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Recently I found on my company network that CAPWAP protocol packets sent from different access points (registered in a Cisco Wireless Controller) to the address were decoded like Malformed Packets. After "googling it" I found several forums where other engineers found that was due to an (by default) unchecked option called "Cisco Wireless Controller Support" in the menu Edit/preferences/protocols/CAPWAP. It was true, when I enabled this options Wireshark didn't show the error "Malformed Packets" any more.

My question is: why are these packets considered malformed if this check is not enabled since they are necessary packets for the WLC access points functioning?

Some forums consider this like a bug but, from my point of view is not a bug because the option Cisco Wireless Controller Support decodes well packets. The point is that I don´t understand the necessity of this option, I´m assuming that has some sense the possibility of check/uncheck the option. If I´m right I would like to know why is implemented on this way.

Thanks in advance.

asked 02 May '15, 03:54

Francisco%20Torrecillas's gravatar image

Francisco To...
accept rate: 0%

Because in your case the packets conform to a Draft-8 version of the protocol what was to become CAPWAP. With equipment that is CAPWAP compliant these specific packets look different. Unfortunately it's not possible to know automagically which version of the CAPWAP protocol these packets adhere to ("Is it really Draft-8 compliant or is it an error?") so you have to decide, though a preference.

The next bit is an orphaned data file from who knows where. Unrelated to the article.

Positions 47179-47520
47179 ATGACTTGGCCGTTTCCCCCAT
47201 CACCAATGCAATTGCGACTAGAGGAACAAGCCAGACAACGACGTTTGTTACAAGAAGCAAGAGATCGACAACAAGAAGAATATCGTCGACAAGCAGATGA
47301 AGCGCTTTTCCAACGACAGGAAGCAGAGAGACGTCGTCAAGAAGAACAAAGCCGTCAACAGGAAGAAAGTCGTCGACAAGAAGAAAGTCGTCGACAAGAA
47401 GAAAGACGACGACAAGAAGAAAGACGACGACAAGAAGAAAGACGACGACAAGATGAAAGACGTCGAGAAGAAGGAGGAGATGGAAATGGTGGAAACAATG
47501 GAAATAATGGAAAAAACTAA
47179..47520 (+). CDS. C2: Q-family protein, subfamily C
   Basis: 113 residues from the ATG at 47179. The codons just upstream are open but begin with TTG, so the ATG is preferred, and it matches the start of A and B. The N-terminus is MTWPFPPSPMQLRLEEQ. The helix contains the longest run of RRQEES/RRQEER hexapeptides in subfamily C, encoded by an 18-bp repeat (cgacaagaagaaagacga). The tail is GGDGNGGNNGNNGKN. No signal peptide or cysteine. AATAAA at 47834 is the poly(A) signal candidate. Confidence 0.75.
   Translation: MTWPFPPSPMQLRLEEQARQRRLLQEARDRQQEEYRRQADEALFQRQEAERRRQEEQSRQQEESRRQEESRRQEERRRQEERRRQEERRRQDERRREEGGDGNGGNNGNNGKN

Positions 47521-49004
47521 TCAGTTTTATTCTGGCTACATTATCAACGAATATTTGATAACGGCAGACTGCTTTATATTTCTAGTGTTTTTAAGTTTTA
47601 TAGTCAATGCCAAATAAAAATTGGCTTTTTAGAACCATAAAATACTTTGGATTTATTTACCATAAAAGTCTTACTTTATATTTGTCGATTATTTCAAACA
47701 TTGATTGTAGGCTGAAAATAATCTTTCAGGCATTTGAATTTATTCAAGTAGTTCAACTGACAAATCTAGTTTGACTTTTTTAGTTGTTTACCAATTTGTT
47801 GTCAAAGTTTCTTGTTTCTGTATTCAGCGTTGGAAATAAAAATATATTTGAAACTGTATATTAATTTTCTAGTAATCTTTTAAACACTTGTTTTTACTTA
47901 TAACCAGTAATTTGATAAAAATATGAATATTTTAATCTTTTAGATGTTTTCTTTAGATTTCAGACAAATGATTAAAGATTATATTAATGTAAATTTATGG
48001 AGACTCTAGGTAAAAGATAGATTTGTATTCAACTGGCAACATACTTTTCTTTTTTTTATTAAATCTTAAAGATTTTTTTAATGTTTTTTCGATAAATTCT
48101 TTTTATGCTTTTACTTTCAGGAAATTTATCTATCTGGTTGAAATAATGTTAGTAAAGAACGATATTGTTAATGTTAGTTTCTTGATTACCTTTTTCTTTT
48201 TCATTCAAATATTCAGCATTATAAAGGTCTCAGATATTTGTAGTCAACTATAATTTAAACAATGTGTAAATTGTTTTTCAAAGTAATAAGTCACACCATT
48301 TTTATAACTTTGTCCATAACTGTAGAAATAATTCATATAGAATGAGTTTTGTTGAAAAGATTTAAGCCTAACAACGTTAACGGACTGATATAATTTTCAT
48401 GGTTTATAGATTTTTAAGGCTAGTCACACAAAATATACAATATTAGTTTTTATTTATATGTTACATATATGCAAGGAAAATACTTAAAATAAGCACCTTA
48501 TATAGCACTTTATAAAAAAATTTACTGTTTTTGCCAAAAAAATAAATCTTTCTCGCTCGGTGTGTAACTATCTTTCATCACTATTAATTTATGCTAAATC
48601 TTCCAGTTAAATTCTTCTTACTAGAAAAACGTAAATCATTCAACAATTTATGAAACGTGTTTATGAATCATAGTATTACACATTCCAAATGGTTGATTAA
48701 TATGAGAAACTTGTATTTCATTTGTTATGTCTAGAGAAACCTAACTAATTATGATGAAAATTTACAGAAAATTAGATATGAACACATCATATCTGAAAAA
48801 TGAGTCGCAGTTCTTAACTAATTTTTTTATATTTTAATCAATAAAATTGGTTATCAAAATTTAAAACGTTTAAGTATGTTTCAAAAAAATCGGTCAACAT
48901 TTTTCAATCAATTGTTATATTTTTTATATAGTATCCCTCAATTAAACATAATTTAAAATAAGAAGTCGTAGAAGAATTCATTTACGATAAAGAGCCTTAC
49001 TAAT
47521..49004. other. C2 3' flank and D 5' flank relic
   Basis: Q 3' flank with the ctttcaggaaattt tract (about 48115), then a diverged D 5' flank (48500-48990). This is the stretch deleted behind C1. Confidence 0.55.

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answered 02 May '15, 14:20

Jaap's gravatar image

Jaap ♦
accept rate: 14%

Thanks for your comments, Jaap. The problem was affecting only to CAPWAP Control Messages (Type: Primary Discovery Request). After reviewing RFC 5415 (CAPWAP Protocol Specification) I saw that this protocol status is still a proposed standard however, if, I'm not misunderstanding it, Cisco implementation is not being unconditionally compliant with the "proposed standard" and that´s why Wireshark adds the option "Cisco Wireless Controller Support". Considering the message type of these packets I think that should´t depend on protocol version implemented, a primary discovery request format should be always the same irrespective of the access controller type. As additional note, one of RFC 5415 authors (P. Calhoun) worked for Cisco when proposed standard was created.

(04 May '15, 03:06) Francisco To...

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(04 May '15, 04:54) Jaap ♦

Well, that's a welcome to the ugly world of standardization. When you develop a technology/protocol and work it into a standard two things can happen. Either you get incompatible changes with respect to the pre-standard equipment you put out in the market, or you get standards with numerous optional features. The latter opens the gate to all kinds of standard compliant but incompatible equipment. When that happens they start putting together so called profiles, to define proper selections of optional features to implement for a specific application. Try to figure that one out is a bit of a nightmare.

(04 May '15, 04:59) Jaap ♦
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question asked: 02 May '15, 03:54

question was seen: 3,993 times

last updated: 04 May '15, 04:59

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